“Danny the Dog” is an imperfect confection with originality enough to cancel its considerable narrative shortcomings. Jet Li is Danny, an emotionally stunted and submissive man trained to behave as a martial arts attack dog when his metallic “taming” collar is removed. He is adopted, caged, and employed by Uncle Bart (the sparklingly mean Bob Hoskins), a Glasgow enforcer who lets him loose on uncooperative clients (“My own guided missile,” says Bart). When an assassination attempt on Bart sets Danny free, he finds himself in the reassuring keep of blind piano tuner Sam (Morgan Freeman) and his awkward 18-year-old pianist stepdaughter Victoria (Kerry Condon) — that is, until Uncle Bart comes knocking again.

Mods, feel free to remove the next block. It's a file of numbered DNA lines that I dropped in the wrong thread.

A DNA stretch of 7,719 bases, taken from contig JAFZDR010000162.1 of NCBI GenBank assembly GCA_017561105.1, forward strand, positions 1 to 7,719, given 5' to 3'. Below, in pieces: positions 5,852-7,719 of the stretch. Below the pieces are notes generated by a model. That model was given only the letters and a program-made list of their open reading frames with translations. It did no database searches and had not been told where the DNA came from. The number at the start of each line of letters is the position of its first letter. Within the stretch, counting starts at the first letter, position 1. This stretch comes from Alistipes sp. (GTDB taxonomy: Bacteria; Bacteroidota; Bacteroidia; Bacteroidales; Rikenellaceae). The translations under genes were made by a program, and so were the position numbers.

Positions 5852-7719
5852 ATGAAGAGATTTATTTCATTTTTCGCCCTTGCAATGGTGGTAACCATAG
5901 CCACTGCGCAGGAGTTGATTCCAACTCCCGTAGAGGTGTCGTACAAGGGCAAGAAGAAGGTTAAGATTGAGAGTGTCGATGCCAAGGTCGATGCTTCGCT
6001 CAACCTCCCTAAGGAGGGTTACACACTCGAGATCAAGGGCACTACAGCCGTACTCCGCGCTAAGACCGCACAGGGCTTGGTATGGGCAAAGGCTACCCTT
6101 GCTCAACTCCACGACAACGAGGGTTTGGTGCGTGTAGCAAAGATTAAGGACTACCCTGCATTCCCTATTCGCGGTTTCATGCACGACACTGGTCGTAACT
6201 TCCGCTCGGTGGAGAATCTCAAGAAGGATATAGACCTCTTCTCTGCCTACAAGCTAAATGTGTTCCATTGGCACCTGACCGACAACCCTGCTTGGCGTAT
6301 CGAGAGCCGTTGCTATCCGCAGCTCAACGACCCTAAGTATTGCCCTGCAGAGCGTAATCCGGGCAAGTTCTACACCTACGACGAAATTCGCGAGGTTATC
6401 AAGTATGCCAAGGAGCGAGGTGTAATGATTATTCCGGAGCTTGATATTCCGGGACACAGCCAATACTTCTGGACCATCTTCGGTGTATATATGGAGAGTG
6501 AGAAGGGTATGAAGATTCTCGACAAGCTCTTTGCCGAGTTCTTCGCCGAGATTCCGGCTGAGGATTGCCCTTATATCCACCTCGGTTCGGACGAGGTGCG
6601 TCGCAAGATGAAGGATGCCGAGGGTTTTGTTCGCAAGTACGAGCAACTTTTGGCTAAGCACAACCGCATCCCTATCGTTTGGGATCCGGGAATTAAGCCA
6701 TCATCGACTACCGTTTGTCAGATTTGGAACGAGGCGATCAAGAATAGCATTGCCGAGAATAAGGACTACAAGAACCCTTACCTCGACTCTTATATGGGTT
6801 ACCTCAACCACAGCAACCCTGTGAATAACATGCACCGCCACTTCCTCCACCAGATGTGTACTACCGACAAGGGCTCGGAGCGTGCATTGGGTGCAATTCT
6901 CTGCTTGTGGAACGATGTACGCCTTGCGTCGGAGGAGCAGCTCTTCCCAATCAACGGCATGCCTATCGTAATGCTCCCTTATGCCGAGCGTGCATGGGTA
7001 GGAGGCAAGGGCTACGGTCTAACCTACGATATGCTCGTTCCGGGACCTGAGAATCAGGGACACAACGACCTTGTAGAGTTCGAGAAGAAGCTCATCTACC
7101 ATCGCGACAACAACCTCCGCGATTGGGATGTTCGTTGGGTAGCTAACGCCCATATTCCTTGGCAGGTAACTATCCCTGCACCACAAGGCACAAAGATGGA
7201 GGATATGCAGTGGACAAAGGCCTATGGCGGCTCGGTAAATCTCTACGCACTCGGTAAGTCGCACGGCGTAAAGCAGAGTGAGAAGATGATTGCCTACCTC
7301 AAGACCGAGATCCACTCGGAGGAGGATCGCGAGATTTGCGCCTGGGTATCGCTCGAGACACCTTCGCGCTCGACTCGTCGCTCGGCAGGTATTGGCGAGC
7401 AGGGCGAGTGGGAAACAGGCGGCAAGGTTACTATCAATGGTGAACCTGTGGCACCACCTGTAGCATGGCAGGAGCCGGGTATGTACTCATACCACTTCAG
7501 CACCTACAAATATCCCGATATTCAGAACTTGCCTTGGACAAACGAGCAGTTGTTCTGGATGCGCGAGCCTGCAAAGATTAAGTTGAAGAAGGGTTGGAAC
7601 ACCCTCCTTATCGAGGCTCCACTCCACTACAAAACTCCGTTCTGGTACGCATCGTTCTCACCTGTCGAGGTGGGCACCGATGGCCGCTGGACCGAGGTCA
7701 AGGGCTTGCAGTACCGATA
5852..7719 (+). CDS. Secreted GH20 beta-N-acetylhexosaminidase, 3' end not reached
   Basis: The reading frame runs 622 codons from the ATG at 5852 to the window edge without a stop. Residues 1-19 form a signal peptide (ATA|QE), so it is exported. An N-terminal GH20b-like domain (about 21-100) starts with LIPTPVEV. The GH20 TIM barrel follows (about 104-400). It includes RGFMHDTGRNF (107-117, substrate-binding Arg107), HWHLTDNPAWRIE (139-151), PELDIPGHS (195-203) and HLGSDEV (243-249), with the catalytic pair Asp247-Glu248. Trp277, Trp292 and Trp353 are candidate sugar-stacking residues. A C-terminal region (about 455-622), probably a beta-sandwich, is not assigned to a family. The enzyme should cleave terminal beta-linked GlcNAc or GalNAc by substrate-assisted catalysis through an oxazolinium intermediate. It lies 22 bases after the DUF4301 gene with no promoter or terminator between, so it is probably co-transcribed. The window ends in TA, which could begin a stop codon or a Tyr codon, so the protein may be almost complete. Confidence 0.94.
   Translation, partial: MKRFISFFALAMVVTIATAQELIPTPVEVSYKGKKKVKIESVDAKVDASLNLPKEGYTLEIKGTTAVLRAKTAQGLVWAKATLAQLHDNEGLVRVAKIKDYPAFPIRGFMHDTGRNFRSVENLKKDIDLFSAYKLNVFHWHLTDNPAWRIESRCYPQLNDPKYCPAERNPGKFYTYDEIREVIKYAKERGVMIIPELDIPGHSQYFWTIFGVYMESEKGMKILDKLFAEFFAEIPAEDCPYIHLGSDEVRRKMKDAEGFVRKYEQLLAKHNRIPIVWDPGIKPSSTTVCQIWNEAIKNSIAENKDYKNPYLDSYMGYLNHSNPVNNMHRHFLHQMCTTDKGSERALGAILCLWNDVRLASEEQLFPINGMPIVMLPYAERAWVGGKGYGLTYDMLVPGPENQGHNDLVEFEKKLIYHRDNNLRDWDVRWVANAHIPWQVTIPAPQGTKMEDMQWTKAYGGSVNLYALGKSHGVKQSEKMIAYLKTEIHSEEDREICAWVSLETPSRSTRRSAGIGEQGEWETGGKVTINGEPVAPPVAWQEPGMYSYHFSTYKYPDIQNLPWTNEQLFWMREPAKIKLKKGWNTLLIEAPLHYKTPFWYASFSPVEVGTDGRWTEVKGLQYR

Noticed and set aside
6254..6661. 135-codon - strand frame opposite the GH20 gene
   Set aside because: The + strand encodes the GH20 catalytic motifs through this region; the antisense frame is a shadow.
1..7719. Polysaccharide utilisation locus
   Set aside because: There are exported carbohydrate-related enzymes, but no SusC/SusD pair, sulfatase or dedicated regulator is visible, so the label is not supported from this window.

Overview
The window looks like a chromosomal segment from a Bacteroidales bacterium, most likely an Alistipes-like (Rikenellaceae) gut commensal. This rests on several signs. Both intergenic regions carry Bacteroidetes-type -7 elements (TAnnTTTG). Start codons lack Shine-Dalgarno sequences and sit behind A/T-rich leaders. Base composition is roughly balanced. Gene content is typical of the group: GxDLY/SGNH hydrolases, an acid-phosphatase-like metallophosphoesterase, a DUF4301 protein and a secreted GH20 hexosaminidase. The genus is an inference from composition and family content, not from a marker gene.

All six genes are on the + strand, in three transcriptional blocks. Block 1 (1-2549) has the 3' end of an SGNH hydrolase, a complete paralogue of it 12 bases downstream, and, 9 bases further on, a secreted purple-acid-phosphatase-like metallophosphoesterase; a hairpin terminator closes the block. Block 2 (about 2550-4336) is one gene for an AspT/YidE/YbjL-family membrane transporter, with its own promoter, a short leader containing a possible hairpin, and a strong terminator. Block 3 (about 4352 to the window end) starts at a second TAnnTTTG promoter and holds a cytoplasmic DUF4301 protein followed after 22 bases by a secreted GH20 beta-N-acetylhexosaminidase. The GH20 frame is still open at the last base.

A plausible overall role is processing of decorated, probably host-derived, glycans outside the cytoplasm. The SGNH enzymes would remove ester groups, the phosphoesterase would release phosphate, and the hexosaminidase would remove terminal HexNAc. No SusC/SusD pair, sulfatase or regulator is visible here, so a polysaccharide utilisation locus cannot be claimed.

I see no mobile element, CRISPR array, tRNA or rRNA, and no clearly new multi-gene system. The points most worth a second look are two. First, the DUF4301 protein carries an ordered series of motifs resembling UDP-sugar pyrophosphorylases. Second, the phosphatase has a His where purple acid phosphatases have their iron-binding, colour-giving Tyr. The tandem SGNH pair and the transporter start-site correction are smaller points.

Director Louis Letterier, hewing to writer-producer Luc Besson’s Kung Fu-skewed vision, puts the movie through predictable paces: gladiatorial violence, medieval settings, and postmodern dank. But Jet Li’s “His Man Friday” performance, often tenderly self-aware, plumbs Pavlov, slavery, brainwashing, and animal instinct. The movie stutters, stumbles, and far too often turns to mortal combat to fill in white space, but its willingness to gamble with an audacious premise puts it heads above similar fare.